While Ryf was just a few seconds quicker than Wellington on the swim, she was faster on the bike by nine minutes—her 4:31:29 is the fastest bike split by a woman on the full iron-distance. Before that, the fastest female time on the bike was Steffen’s 4:35 from Melbourne in 2012.Wellington’s fastest bike split was 4:36 from Roth 2010. Ryf has always been the dominant bike rider in all her Ironman races—she has been leading all of her Ironman races into T2 and only finished second in her first Kona race when Mirinda Carfrae used a 2:50 marathon to run her down for her third Ironman world title.
Hurdle No. 2: Ryf is not yet running at Wellington’s level
At Challenge Roth in 2016, Ryf’s strong swim and run legs put her ahead of Wellington’s record into T2. Even though Ryf was able to run her first sub-3 marathon time, she still lost more than 13 minutes to Wellington’s 2:44 marathon. Clearly, Ryf is not yet running at the level of Wellington.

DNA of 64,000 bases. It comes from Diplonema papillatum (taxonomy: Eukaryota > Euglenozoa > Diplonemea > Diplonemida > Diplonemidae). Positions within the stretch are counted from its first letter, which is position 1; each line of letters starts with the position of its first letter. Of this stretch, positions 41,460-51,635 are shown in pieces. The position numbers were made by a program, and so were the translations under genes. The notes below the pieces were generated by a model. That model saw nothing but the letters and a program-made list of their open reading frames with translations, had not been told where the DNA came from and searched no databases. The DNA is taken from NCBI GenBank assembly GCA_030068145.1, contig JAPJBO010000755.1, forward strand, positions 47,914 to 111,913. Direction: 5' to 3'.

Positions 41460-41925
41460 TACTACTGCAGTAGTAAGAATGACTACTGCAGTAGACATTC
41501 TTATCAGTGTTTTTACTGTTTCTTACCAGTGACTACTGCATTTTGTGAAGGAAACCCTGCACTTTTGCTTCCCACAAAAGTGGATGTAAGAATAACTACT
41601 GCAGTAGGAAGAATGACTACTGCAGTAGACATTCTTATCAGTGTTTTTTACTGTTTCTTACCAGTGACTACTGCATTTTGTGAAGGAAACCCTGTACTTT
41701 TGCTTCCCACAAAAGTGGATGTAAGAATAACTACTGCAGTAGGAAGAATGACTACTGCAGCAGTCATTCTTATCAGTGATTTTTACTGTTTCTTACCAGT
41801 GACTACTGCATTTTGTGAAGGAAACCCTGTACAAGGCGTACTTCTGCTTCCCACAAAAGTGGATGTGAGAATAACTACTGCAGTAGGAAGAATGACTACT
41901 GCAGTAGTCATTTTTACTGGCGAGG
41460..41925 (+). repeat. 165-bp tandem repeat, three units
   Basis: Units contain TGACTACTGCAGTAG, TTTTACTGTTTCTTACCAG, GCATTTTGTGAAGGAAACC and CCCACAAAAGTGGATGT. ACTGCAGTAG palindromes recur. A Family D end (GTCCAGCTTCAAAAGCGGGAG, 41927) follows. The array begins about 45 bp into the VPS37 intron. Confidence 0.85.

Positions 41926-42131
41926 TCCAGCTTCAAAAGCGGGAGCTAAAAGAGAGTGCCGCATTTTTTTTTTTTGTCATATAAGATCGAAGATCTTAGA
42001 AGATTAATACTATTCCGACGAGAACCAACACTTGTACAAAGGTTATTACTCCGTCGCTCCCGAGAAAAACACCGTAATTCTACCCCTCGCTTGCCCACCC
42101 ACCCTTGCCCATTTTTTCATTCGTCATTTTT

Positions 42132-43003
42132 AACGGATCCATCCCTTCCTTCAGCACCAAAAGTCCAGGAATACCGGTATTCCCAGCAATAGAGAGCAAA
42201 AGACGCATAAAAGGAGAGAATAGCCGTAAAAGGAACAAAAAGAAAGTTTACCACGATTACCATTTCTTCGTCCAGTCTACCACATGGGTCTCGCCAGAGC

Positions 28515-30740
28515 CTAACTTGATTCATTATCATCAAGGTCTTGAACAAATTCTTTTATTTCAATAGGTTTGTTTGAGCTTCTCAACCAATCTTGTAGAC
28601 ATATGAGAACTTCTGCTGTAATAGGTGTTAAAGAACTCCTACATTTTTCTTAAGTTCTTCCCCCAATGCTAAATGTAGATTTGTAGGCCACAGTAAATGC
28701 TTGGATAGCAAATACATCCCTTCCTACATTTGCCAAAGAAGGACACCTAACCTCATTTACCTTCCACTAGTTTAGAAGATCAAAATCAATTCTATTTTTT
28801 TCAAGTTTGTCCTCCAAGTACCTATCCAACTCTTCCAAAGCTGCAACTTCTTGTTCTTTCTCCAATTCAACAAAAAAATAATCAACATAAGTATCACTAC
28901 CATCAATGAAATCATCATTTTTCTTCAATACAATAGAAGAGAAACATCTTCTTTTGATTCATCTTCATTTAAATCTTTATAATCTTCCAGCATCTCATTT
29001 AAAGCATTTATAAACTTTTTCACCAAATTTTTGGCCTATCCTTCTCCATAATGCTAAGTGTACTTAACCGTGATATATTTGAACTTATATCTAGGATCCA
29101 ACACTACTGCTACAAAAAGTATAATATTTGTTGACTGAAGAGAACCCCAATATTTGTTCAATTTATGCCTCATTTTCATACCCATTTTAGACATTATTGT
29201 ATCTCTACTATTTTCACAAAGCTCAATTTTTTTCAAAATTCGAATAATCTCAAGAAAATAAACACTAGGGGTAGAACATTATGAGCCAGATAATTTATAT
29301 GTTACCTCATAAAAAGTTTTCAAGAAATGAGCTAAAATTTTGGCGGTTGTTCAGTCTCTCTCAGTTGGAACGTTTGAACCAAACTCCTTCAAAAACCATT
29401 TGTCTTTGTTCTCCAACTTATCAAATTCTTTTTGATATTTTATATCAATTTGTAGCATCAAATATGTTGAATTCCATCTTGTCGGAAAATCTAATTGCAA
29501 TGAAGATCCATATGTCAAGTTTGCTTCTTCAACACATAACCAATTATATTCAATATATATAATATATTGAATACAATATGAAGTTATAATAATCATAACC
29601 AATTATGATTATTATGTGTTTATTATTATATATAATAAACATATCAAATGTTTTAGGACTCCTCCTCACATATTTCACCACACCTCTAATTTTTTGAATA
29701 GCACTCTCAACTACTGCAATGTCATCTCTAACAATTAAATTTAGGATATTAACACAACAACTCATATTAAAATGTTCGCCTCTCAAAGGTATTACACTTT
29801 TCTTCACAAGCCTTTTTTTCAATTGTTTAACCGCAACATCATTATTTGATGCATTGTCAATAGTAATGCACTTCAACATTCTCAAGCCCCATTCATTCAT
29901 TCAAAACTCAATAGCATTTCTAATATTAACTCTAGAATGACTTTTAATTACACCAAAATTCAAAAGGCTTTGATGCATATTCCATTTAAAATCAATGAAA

Advantage No. 3: Ryf already beat Wellington’s prior Kona record
Ryf has been working hard to improve her running and has continued to post marathon PRs—in the Kona heat she was another minute quicker than in Roth. She also improved on Wellington’s best time in Kona: Ryf’s 8:46:46 was more than seven minutes quicker than Wellington’s 2009 Kona winning time of 8:54:02 (and also significantly quicker than Carfrae’s old course record of 8:52:14 from 2013). So at least in Kona, Ryf has already been faster than Wellington ever has.
Hurdle No. 3: Injuries impacted Ryf’s early 2017 season
The first part of 2017 has been up and down for Ryf. While she has won 70.3s in Dubai and in Switzerland, she was beaten by Emma Pallant and Lucy Charles at the half-distance Challenge Gran Canaria in April. And while she won her Kona validation race at the Ironman African Championships in South Africa with a sub-nine hour finish, she admitted after the race that back issues nearly prevented her from racing and she was in pain for the first half of the race.
Hurdle No. 4: Ryf’s coach is not a fan of chasing records